ST. LOUIS – Anne Silvestri recognized something was off when she suddenly became winded going up the stairs. An avid walker at age 59, she was health conscious, stayed active and had a good family history, yet she nearly passed out walking up steps.
Even with a history of high blood pressure and an at-home monitoring device, Silvestri did what many women do and powered through the rest of her day; she even flew to Kansas City for work the next day.
“Upon my return, I couldn’t even walk up the ramp from the airplane and told my husband there was a problem. When I finally took my blood pressure, my pulse rate was in the 30s,” Silvestri said. “I called my doctor’s office after hours, and the nurse wanted to send an ambulance immediately.”
Instead, her husband drove her to Mercy Hospital St. Louis, where it was “all hands-on deck” in the ER when she arrived due to her low heart rate.
Dr. Lalit Wadhwani, electrophysiologist with Mercy Clinic Electrophysiology, joined Silvestri’s care team, running countless tests to make sure there were no other issues causing her problems. Turns out, the electrical system of her heart had stopped working.
With her heart beating so slowly, oxygen wasn’t circulating through Silvestri’s body efficiently, leading to her fatigue. That’s typically when surgeons implant a pacemaker, a device that became commonplace in the 1970s. It contains a battery and electrical circuitry connected to the heart through wires, or leads. The pacemaker sends impulses to the heart when the natural “wiring” isn’t telling the heart to beat fast enough.
“Given my age and heart rate, Dr. Wadhwani told my husband and I about a newer pacemaker option,” Silvestri said. “We were supportive of the decision.”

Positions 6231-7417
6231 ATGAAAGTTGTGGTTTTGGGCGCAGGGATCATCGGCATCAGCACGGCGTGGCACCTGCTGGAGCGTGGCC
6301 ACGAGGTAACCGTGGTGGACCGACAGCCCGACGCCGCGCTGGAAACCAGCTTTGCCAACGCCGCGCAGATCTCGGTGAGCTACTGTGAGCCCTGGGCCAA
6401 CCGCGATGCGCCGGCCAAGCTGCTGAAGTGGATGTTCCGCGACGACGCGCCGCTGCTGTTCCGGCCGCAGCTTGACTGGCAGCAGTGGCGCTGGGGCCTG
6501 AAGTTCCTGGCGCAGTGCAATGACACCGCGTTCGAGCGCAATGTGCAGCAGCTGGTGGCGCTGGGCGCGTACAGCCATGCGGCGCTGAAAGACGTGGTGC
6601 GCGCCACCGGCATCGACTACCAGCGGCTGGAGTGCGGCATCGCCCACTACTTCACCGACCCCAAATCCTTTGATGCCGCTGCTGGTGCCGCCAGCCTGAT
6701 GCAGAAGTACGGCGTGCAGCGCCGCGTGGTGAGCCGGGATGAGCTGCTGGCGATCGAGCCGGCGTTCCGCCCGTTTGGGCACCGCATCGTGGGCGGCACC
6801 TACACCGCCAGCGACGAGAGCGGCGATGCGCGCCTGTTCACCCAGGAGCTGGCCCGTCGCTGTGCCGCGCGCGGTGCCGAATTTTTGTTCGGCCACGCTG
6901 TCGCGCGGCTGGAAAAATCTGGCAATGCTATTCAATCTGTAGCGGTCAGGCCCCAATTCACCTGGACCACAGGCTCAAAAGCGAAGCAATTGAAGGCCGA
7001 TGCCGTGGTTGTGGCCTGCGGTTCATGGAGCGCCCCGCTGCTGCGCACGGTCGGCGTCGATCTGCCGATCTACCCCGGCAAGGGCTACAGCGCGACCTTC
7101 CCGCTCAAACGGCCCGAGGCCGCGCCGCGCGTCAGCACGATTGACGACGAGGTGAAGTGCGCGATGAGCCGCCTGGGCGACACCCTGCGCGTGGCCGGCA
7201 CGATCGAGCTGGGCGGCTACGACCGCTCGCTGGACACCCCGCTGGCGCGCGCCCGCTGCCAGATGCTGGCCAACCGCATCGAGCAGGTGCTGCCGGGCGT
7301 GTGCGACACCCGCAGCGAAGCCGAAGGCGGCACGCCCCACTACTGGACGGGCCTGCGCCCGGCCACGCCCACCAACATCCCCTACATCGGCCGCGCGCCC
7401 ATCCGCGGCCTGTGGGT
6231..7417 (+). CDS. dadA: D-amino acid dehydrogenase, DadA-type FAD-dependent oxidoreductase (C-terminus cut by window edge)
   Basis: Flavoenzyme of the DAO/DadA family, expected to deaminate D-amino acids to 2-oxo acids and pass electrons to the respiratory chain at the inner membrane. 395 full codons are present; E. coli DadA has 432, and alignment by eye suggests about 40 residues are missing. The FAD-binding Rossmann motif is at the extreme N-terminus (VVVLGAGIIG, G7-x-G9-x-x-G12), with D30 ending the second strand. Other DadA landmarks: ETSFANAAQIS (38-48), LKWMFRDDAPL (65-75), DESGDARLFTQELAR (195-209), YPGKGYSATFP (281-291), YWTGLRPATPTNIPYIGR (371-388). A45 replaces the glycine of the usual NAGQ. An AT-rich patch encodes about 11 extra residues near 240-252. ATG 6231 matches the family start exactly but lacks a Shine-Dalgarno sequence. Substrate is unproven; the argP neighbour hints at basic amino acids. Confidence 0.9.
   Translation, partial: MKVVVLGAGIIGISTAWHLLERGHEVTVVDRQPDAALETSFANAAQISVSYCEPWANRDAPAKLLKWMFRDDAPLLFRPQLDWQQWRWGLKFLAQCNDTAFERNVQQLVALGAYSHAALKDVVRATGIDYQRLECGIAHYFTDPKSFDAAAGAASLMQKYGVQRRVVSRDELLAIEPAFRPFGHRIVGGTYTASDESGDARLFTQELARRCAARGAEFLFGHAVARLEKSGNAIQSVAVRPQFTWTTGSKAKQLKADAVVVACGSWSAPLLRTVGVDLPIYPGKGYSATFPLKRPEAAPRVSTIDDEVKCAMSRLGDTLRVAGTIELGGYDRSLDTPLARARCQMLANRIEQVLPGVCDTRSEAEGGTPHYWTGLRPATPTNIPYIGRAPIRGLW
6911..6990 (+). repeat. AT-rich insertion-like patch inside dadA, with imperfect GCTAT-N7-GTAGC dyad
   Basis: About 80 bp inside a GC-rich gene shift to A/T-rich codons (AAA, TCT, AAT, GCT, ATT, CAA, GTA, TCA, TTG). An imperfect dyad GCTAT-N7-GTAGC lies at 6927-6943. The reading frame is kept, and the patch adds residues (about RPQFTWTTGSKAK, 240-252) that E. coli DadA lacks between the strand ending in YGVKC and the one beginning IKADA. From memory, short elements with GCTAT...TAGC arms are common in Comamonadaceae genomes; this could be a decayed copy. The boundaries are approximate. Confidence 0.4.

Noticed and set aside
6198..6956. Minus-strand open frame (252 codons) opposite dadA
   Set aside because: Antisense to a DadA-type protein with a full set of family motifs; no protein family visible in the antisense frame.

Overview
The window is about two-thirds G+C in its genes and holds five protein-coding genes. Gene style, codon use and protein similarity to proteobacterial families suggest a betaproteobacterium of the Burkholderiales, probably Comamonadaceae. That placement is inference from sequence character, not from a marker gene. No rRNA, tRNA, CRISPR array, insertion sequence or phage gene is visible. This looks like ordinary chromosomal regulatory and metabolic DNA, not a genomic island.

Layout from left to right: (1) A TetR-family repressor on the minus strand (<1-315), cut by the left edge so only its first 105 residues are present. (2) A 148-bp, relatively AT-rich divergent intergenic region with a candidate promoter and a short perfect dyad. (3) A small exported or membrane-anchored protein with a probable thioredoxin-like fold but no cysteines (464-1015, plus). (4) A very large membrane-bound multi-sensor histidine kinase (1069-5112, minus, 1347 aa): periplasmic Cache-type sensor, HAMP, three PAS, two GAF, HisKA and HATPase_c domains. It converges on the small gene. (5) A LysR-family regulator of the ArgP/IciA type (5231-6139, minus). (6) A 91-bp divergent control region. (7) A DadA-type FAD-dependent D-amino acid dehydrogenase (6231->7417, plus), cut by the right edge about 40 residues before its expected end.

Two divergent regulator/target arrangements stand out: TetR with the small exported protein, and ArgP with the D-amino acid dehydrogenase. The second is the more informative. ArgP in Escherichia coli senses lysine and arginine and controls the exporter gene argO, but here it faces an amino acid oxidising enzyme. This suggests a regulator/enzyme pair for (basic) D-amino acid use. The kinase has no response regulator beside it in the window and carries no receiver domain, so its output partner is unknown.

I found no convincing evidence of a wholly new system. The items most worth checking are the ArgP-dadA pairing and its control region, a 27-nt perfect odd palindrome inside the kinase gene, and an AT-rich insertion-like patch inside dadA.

Mercy doctors are now able to implant the tried-and-true technology in an entirely new, more natural way.
“For patients like Anne, the device does 100% of the heart’s electrical work,” Dr. Wadhwani said. “With traditional pacemakers, there is a 10-15% chance the heart muscle function could decline with such a high pacing burden. The new lead and system are implanted in such a way that the pacemaker mimics the heart’s natural electrical conduction, leading to physiologic pacing and minimizing chances of heart muscle dysfunction.”
The new type of pacing helps patients avoid complications that can be associated with traditional pacing methods, including cardiomyopathy, when the heart muscle weakens and can no longer pump efficiently.
Silvestri knows she was lucky. “Fortunately, nothing bad happened due to me delaying care, and I have learned not to ignore the signs when something doesn’t seem right.”
It’s unknown why her heart’s electrical system stopped working, but she’s thankful to Dr. Wadhwani for the solution.
“It took several weeks to get my stamina back, but I feel like my old self now,” Silvestri said. “I can take my daily walks, rain or shine, and don’t feel winded at all.”
Mercy, one of the 20 largest U.S. health systems and named the top large system in the U.S. for excellent patient experience by NRC Health, serves millions annually with nationally recognized quality care and one of the nation’s largest Accountable Care Organizations. Mercy is a highly integrated, multi-state health care system including more than 40 acute care, managed and specialty (heart, children’s, orthopedic and rehab) hospitals, convenient and urgent care locations, imaging centers and pharmacies. Mercy has 900 physician practices and outpatient facilities, more than 4,000 physicians and advanced practitioners and more than 45,000 co-workers serving patients and families across Arkansas, Kansas, Missouri and Oklahoma. Mercy also has clinics, outpatient services and outreach ministries in Arkansas, Louisiana, Mississippi and Texas.